The American Bar Association is beginning to take harassment and discrimination in the courtroom more seriously with the possible passing of an Amendment to prohibit such conduct.
Despite being the place to fight harassment and discrimination, the courtroom has actually been one of the last places to ban such conduct. A group, called the National Association of Women Lawyers, is looking to add an Amendment to the ABA's rules of conduct in the legal profession to stop discrimination in the courtroom.
The Amendment, if adopted by the American Bar Associated, would prevent discrimination or harassment in the practice of law based on sex, race, religion, ethnicity, national origin, age, marital status, socioeconomic status, disability, or sexual orientation.
If the amendment passes then the punishment would be determined by the state bar associated and could be as small as a fine to as big as suspension from the practice of law.
Currently there are laws prohibiting harassment and discrimination in the workplace, but there aren't any in the courtroom. Employees and applicants are protected from workplace discrimination and under the Equal Pay Act and The Civil Rights Act of 1964.
According to the New York Times, "Typically, women say, they ignore insults or sexist comments for fear of imperiling their careers or being labeled less than a team player." Without protections that this new Amendment would offer against discrimination and harassment, women also find that fighting these sorts of comments to be futile. The article states that women are often called, "honey," or "darling," by male lawyers in the courtroom. Even worse, the article site an example of a minority female attorney who suffered being called and racist an insulting name by the opposing counsel while in court.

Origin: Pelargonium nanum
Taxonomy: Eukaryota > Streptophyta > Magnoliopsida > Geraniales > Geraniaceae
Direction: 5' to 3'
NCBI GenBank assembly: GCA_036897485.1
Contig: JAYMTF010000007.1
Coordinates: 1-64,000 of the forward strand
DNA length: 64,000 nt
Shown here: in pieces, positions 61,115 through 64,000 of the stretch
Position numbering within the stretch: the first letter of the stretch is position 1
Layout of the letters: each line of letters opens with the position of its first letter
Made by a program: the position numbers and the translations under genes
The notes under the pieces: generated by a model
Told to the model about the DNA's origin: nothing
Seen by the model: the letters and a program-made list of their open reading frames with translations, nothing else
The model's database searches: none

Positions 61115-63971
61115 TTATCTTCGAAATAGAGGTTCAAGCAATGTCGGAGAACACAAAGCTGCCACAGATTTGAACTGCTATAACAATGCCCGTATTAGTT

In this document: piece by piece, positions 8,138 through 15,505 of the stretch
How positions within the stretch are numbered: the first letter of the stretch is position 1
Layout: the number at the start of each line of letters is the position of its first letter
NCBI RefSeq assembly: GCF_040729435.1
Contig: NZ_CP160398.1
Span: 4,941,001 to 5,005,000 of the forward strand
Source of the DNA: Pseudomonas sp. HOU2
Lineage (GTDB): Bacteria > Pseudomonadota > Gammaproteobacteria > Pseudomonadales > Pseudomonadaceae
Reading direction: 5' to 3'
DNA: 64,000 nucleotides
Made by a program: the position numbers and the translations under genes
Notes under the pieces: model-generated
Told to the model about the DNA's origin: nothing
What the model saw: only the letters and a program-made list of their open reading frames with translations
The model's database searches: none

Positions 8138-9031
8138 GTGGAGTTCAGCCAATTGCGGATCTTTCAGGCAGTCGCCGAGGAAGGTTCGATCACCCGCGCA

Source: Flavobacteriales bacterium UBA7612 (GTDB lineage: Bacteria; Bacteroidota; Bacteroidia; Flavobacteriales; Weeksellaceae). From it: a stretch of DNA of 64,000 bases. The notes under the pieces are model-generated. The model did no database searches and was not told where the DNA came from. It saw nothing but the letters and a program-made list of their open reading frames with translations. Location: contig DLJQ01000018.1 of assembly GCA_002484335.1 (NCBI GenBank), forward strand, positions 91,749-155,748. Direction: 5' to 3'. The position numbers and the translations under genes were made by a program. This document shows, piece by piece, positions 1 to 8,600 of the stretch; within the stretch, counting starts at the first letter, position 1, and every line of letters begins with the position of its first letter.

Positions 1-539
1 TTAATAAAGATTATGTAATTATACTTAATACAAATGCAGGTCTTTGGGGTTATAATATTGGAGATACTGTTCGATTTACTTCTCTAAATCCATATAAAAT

This proposal, however, would ban harassment and discrimination in the courtroom and set a standard of conduct for lawyers and legal professionals all across the country.
According to the American Bar website, despite the increasing number of females graduating from law school each year (2016 shows nearly 50% are female), the law is still a male dominated field. In the legal profession women only make up 36% (American Bar, 2016). Women make up an even smaller percentage in Fortune 500 general counsels (19%-24%). The American Bar also shows that women consistently make a smaller salary than men (data from 2004-2014). Additionally, according to the American Bar and the National Association of Women Lawyers and NAWL Foundation, "At the median, the typical female equity partner in the 200 largest firms earn 80% of the compensation earned by the typical male partner."